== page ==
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Delta revamps supply chain software plan

Delta Air Lines has postponed one leg of a major supply chain software roll-out involving applications from SAP and Xelus. But said the project will be completed in December and followed by the installation of two add-on applications.

The Atlanta-based airline's maintenance and repair unit initially planned to go live with three of SAP's software modules in April as part of an effort to reduce inventory costs and improve its handling of spare parts.

Instead, Delta delayed the SAP deployment and went ahead with the installation of a specialised spare-parts management application from Xelus.

However, that required Delta to integrate the Xelus tool with the mainframe-based homegrown materials management system that is eventually, supposed to be replaced by SAP's software, said Walter Taylor, managing director of maintenance, repair and overhaul technology at Delta.

The Xelus application, which runs on an HP-UX server and an Oracle database, manages Delta's most expensive aircraft components, such as engines. Taylor said the business case for that part of the project was compelling, although he did not disclose any details about what Delta is spending or the return on investment it expects.

In addition, Delta stated, "the value of getting users acclimated to the system was well worth the expense" of developing an interface between the Xelus software and the materials management system.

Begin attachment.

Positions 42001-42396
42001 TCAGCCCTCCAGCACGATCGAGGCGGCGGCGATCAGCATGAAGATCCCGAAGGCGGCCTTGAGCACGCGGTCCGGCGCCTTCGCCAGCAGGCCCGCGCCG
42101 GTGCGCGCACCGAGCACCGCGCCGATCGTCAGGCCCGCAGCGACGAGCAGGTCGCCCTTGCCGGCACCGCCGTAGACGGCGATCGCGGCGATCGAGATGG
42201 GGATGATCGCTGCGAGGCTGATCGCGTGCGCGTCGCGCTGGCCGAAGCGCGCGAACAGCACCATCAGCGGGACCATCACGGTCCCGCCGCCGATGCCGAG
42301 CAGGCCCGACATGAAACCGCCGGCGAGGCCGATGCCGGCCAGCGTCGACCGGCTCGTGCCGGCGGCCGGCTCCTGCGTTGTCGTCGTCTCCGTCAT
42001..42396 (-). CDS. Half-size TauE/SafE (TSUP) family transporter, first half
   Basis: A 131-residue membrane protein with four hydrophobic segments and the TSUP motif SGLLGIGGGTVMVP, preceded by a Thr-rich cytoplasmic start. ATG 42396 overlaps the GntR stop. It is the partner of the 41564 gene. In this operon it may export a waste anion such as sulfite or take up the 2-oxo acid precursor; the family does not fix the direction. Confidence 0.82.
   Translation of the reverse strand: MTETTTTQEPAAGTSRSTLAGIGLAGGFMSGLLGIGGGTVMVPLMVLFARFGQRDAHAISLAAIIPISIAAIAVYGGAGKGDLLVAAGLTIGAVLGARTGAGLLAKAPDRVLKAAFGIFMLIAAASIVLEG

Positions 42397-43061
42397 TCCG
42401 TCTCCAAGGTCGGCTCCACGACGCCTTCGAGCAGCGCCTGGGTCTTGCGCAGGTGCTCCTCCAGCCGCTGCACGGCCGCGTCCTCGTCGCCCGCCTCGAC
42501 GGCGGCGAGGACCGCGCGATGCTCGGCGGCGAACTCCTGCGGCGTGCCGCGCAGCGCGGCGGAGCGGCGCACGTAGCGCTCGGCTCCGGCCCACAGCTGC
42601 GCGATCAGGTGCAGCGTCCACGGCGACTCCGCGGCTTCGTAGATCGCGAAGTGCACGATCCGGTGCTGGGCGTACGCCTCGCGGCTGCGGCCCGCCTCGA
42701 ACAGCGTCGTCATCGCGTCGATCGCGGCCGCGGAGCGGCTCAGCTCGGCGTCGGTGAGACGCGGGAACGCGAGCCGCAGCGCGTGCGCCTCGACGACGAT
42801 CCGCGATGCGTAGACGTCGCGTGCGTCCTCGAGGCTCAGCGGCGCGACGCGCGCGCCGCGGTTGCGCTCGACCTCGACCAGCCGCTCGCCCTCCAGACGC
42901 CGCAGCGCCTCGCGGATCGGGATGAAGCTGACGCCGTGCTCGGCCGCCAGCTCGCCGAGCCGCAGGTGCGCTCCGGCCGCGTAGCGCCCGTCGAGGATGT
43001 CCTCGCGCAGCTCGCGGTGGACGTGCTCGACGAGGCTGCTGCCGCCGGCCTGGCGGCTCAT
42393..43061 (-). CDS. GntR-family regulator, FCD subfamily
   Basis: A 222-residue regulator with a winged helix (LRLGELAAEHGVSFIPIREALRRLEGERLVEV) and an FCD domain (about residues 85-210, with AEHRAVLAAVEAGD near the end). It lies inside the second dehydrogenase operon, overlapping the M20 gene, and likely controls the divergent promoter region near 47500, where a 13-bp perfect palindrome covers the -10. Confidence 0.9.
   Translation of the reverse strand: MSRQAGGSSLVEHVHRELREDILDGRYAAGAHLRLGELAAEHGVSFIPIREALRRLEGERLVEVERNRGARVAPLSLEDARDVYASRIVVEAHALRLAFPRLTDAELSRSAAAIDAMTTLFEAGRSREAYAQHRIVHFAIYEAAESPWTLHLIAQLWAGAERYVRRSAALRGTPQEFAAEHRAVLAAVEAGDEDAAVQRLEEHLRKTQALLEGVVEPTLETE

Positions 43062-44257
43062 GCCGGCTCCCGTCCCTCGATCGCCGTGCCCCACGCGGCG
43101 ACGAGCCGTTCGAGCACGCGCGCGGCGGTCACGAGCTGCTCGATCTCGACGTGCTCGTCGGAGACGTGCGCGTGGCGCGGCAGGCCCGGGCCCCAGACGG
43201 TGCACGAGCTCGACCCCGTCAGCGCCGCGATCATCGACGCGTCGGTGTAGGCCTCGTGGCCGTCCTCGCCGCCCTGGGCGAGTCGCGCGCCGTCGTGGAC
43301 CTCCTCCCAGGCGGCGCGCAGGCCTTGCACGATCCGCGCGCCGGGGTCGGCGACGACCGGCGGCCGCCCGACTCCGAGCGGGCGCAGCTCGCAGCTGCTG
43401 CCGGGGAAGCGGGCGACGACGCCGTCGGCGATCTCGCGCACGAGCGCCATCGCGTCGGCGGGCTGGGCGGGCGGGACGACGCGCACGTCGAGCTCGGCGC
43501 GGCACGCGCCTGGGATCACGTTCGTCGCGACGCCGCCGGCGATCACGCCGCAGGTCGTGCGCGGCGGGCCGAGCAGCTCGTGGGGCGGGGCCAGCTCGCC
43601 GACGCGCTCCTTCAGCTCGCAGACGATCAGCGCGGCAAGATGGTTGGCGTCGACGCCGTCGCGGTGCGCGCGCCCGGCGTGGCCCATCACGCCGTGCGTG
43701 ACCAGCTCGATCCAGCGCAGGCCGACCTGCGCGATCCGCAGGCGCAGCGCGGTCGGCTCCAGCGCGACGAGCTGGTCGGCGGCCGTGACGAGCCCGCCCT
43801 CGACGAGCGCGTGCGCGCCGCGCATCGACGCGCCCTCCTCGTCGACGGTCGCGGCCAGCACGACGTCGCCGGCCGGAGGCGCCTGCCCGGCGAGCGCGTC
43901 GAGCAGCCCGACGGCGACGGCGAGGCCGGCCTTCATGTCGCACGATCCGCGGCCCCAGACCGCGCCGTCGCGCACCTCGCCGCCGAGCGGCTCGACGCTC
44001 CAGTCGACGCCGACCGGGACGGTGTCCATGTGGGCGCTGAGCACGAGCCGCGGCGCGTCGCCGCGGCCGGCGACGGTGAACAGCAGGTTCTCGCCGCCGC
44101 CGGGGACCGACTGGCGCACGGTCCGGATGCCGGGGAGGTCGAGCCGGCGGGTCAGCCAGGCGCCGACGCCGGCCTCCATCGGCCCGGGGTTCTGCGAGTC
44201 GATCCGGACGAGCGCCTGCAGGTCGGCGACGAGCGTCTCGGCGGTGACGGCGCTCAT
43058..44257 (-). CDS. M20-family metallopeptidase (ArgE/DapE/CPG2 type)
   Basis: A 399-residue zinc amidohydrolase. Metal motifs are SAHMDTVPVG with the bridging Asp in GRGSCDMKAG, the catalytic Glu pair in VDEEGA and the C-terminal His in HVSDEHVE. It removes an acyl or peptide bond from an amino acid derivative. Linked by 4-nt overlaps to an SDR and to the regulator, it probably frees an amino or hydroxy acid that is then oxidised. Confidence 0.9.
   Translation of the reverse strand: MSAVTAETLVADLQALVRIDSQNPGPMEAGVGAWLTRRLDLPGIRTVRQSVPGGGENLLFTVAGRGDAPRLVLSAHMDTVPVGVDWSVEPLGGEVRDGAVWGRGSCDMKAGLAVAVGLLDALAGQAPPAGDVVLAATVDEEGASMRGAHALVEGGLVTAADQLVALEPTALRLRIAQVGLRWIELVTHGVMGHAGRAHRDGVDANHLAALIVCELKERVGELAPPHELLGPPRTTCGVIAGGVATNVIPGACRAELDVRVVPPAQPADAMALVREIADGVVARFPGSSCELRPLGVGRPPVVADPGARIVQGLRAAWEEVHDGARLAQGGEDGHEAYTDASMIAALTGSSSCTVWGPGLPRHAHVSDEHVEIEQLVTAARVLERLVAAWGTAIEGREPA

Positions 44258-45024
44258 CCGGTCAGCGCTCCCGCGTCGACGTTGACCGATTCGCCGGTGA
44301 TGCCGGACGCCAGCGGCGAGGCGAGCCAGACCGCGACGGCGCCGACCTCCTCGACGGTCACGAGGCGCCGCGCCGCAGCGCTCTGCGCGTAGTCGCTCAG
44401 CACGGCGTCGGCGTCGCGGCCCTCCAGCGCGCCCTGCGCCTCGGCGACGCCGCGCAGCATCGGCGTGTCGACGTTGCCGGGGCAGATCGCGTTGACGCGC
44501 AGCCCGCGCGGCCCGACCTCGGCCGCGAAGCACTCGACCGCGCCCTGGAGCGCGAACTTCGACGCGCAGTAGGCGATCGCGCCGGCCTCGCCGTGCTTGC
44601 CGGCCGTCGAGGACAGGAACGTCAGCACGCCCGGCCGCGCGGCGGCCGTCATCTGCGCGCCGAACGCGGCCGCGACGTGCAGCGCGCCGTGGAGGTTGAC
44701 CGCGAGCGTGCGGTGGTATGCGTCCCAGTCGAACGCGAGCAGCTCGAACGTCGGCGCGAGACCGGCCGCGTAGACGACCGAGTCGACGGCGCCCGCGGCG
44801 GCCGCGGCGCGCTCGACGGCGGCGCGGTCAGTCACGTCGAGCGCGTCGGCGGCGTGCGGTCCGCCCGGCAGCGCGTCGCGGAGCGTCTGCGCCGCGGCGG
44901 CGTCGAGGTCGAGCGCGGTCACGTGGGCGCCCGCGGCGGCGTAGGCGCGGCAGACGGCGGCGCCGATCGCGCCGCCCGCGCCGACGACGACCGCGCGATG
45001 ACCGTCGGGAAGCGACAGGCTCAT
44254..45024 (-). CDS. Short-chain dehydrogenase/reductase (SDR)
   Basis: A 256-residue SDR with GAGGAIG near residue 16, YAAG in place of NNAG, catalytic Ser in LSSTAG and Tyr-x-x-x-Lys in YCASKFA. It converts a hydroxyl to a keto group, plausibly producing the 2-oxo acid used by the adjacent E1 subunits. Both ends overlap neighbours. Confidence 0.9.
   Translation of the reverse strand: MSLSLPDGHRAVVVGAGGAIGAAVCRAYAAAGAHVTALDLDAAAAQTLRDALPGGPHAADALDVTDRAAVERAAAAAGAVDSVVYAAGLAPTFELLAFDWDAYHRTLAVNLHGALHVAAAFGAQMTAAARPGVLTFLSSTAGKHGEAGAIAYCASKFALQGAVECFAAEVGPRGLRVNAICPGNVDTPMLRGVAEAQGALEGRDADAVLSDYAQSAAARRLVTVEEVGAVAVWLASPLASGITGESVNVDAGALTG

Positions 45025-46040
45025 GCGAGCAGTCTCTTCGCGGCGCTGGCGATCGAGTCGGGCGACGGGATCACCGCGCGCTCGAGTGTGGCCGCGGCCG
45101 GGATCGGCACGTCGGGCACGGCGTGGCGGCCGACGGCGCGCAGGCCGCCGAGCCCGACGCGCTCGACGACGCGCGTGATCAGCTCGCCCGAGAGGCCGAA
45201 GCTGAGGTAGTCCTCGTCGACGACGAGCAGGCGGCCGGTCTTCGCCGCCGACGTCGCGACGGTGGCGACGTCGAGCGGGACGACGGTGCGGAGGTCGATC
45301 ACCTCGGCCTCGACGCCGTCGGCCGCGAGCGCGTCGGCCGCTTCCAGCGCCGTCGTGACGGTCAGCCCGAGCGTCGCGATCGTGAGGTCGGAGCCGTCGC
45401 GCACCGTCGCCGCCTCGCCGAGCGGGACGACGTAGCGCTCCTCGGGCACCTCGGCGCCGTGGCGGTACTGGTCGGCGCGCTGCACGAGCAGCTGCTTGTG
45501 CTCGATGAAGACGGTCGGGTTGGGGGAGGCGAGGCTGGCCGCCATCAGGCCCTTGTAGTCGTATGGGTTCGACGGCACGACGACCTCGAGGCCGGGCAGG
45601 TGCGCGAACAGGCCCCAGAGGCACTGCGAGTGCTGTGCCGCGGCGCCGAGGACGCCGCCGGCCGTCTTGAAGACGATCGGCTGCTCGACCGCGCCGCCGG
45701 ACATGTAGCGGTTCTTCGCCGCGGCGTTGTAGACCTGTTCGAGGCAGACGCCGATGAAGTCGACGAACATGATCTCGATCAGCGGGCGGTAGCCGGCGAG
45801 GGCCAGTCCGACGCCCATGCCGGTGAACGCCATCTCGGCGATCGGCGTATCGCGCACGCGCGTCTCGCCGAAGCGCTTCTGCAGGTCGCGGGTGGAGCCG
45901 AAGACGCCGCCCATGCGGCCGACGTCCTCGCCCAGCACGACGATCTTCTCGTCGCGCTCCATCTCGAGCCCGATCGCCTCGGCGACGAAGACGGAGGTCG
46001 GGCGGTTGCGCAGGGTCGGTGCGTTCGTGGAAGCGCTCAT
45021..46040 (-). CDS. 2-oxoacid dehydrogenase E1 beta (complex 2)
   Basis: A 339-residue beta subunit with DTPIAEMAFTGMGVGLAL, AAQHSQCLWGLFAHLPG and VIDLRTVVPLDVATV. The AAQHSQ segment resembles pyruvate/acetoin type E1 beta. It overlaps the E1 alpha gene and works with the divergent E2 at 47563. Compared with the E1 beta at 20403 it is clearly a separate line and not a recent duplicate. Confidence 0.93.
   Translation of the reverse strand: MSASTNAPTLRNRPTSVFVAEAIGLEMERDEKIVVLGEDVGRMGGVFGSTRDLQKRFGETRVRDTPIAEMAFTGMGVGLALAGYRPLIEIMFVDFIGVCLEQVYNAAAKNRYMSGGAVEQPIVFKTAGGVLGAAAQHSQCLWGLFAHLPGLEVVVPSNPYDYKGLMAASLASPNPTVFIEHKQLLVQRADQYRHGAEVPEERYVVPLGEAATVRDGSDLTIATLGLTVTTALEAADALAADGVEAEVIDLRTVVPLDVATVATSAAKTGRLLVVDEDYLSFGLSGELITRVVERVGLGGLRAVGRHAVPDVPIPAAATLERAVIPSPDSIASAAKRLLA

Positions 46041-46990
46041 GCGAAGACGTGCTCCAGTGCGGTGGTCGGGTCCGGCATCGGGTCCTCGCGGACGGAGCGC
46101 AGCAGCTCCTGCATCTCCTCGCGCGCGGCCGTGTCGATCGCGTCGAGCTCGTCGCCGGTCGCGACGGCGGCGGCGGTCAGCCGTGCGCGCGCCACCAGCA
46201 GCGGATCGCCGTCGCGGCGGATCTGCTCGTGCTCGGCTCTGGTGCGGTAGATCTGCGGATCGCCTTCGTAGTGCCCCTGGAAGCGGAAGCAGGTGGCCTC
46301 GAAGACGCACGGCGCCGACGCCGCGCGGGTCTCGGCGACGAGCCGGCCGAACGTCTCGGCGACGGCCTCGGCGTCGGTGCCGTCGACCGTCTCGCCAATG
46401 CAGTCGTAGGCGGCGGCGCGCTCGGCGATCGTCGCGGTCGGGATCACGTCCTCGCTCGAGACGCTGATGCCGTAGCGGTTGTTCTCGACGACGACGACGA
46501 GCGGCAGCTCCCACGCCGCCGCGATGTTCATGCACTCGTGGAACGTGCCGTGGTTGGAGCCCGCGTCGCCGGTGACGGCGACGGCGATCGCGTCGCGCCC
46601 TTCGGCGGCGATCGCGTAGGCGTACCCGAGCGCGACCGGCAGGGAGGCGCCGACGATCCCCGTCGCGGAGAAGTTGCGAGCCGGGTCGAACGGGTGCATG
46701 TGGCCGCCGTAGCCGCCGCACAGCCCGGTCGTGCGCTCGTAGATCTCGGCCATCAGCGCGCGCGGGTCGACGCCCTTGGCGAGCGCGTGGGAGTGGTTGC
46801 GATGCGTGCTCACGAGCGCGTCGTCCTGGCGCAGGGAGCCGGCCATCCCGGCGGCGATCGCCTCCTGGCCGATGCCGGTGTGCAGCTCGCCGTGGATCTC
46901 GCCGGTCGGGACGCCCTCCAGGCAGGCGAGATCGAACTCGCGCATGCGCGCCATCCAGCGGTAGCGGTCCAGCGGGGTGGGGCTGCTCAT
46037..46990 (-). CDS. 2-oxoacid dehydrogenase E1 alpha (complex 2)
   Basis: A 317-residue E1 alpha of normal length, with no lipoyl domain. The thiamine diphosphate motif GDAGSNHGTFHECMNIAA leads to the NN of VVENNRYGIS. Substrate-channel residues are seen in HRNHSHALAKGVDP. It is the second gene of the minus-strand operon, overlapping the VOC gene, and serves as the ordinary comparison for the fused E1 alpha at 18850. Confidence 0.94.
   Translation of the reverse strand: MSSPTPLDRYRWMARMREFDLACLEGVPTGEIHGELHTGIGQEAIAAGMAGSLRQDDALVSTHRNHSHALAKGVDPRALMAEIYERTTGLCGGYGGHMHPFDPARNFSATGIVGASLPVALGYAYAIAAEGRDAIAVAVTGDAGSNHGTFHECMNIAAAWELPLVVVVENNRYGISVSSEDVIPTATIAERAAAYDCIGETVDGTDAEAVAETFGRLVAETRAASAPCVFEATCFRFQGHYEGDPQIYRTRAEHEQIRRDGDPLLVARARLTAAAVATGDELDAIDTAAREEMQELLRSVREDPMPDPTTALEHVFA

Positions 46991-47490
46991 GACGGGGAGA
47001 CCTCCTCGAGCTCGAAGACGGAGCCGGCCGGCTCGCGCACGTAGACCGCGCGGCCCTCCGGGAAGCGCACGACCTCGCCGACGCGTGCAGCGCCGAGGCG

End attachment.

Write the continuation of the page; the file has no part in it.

Delta "called a time-out" on the SAP applications in order to hold the line on IT spending, Taylor said. But the airline is not backing away from the supply chain project and now plans by year's end to flip the switch on SAP's warehouse and materials management applications and its environmental health and safety module, he added. Those applications and Xelus' software will also be connected to Delta's SAP-based finance systems at that time.

Karen Peterson, an analyst at Gartner, said the Xelus software promised the fastest ROI to Delta, an alluring prospect given the downturn in the airline industry following the terrorist attacks in the US.

Delta is also in the midst of two other parts of the project, Taylor said. One involves replacing its homegrown configuration management system, which keeps records of the most important parts used in planes, with a packaged application that will store data about every part and send alerts to repair workers when components need to be replaced.

Delta is developing a prototype configuration management system with Mxi Technologies but has yet to settle on a vendor for the technology, Taylor said, adding that it is looking to roll out an application as early as next year.

Delta is also working on a system that presents technical documentation about parts in an electronic format that's accessible over the Web, Taylor said. At present, Delta distributes CD-ROMs to repair workers. That initiative should be finished within two years.

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